Twelve Angry Men

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Ten Character Analysis

The most prejudiced and cruel character in the play, Ten is driven by a deep-seated “us versus them” complex concerning rich and poor. He speaks of the accused and people like him, from poor backgrounds, as “them.” He believes that none of “them” are trustworthy or good people. His bitterness and anger toward “them” spills over repeatedly in the play. At the end of the play, the other jurors move toward the window to express their disagreement with his cruelty by refusing to listen to him.

Ten Quotes in Twelve Angry Men

The Twelve Angry Men quotes below are all either spoken by Ten or refer to Ten. For each quote, you can also see the other characters and themes related to it (each theme is indicated by its own dot and icon, like this one:
Reflection of American Society Theme Icon
). Note: all page and citation info for the quotes below refers to the The Dramatic Publishing Company edition of Twelve Angry Men published in 1983.
Act 1 Quotes

Ten: It's tough to figure, isn't it? A kid kills his father. Bing! Just like that. Well, it's the element. They let the kids run wild. Maybe it serves ‘em right.

Related Characters: Ten (speaker), Four , Accused kid, Murdered father
Page Number: 13
Explanation and Analysis:

Early dialogue in the play helps to establish the diverse characters of the twelve jurors. These men differ in age, occupation, experience, background, religion, and (presumably) race. These differences result in a variety of types of prejudices and sympathies, and the play often reveals why certain characters think in certain ways and make certain assumptions. In this passage, juror Ten is already establishing his character and prejudices. Throughout the play, he shows a dislike of the group of people to whom the defendant belongs. It seems that the kid accused of killing his father is poor and grew up in an impoverished neighborhood. His race is never specified, but because Ten groups the accused with people different than himself (a group he belittles and stereotypes, assuming everyone from that group to be the same), it may be that the accused kid belongs to a minority racial group as well (but this all depends on individual staging of the play, of course).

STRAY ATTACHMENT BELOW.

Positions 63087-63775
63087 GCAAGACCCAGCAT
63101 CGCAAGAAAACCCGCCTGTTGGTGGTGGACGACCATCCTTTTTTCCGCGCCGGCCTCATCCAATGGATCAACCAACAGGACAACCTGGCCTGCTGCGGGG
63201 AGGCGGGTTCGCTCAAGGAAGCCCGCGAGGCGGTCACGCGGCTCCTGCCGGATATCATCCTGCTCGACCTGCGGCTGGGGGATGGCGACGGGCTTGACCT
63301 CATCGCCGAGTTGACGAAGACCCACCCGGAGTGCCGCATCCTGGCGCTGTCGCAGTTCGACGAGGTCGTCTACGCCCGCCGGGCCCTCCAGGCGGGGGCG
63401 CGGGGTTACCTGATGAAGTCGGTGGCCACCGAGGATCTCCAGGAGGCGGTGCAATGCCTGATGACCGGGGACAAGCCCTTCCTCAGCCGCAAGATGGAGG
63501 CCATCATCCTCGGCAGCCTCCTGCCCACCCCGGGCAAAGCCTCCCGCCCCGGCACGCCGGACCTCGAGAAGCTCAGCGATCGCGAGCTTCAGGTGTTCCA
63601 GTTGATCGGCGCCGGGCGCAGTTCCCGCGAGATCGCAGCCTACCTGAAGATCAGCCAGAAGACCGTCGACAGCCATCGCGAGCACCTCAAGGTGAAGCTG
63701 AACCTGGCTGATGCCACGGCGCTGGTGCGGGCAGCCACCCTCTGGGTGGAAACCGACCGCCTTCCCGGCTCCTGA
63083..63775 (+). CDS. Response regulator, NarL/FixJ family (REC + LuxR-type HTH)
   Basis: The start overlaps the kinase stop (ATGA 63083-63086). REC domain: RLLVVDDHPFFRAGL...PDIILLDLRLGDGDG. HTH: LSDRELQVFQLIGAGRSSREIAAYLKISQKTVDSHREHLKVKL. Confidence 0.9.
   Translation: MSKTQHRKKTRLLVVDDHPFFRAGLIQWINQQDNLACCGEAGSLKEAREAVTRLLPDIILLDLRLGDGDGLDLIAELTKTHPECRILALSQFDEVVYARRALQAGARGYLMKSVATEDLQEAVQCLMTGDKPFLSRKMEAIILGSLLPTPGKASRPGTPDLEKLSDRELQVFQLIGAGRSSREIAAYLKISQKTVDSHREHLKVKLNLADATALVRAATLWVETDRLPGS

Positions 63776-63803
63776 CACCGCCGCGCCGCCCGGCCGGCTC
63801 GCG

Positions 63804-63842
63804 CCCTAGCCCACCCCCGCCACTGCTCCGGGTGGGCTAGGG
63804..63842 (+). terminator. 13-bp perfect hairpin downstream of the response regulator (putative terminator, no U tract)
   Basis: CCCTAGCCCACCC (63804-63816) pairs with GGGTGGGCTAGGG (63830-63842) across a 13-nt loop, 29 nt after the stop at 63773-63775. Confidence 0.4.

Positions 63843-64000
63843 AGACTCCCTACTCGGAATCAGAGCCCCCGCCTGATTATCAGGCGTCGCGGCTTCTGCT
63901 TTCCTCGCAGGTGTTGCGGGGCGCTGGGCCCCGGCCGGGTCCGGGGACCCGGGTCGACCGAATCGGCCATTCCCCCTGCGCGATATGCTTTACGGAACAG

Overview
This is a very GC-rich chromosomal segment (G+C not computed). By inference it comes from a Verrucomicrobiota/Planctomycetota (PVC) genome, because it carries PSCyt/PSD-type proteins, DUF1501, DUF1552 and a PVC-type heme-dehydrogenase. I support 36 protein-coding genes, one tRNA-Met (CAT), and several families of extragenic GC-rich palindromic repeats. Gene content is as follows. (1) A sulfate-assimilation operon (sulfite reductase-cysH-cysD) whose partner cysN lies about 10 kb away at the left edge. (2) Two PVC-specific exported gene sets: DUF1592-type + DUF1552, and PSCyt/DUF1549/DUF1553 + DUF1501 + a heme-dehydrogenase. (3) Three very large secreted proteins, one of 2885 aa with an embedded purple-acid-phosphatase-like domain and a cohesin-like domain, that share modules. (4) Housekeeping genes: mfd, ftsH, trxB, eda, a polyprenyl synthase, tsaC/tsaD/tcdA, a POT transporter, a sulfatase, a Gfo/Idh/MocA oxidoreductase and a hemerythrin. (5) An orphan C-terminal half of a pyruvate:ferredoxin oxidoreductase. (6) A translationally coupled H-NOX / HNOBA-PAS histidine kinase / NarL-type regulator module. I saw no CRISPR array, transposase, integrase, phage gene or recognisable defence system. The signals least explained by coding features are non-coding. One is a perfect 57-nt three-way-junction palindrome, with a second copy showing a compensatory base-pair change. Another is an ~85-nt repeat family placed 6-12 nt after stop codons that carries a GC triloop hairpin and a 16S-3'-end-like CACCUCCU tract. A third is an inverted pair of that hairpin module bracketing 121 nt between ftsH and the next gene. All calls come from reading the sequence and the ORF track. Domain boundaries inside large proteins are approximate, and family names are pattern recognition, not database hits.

Ten's vitriolic remarks escalate over the course of the play and eventually alienate other jurors who are shocked at the amount of unfounded hatred he displays. In this early scene, however, Ten's remarks against a whole group of people go relatively unnoticed by the other jurors. All the jurors exhibit forms of prejudice. Although the word "prejudice" normally has a negative connotation, this play presents a connected idea of "sympathy." Juror Eight is inclined to like and feel sorry for the accused kid because of his impoverished background, while Ten is inclined to dislike him. Both are forms of bias, and though sympathy is a more virtuous kind of bias in the world outside the courtroom, for a jury, all bias, whether positive or not, is supposed to be removed. 

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Ten: I don't mind telling you this, mister. We don't owe the kid a thing. He got a fair trial, didn't he? You know what that trial cost? He's lucky he got it. Look, we're all grownups here. You're not going to tell us that we're supposed to believe him, knowing what he is. I've lived among 'em all my life. You can't believe a word they say. You know that.

Related Characters: Ten (speaker), Eight, Accused kid
Page Number: 16
Explanation and Analysis: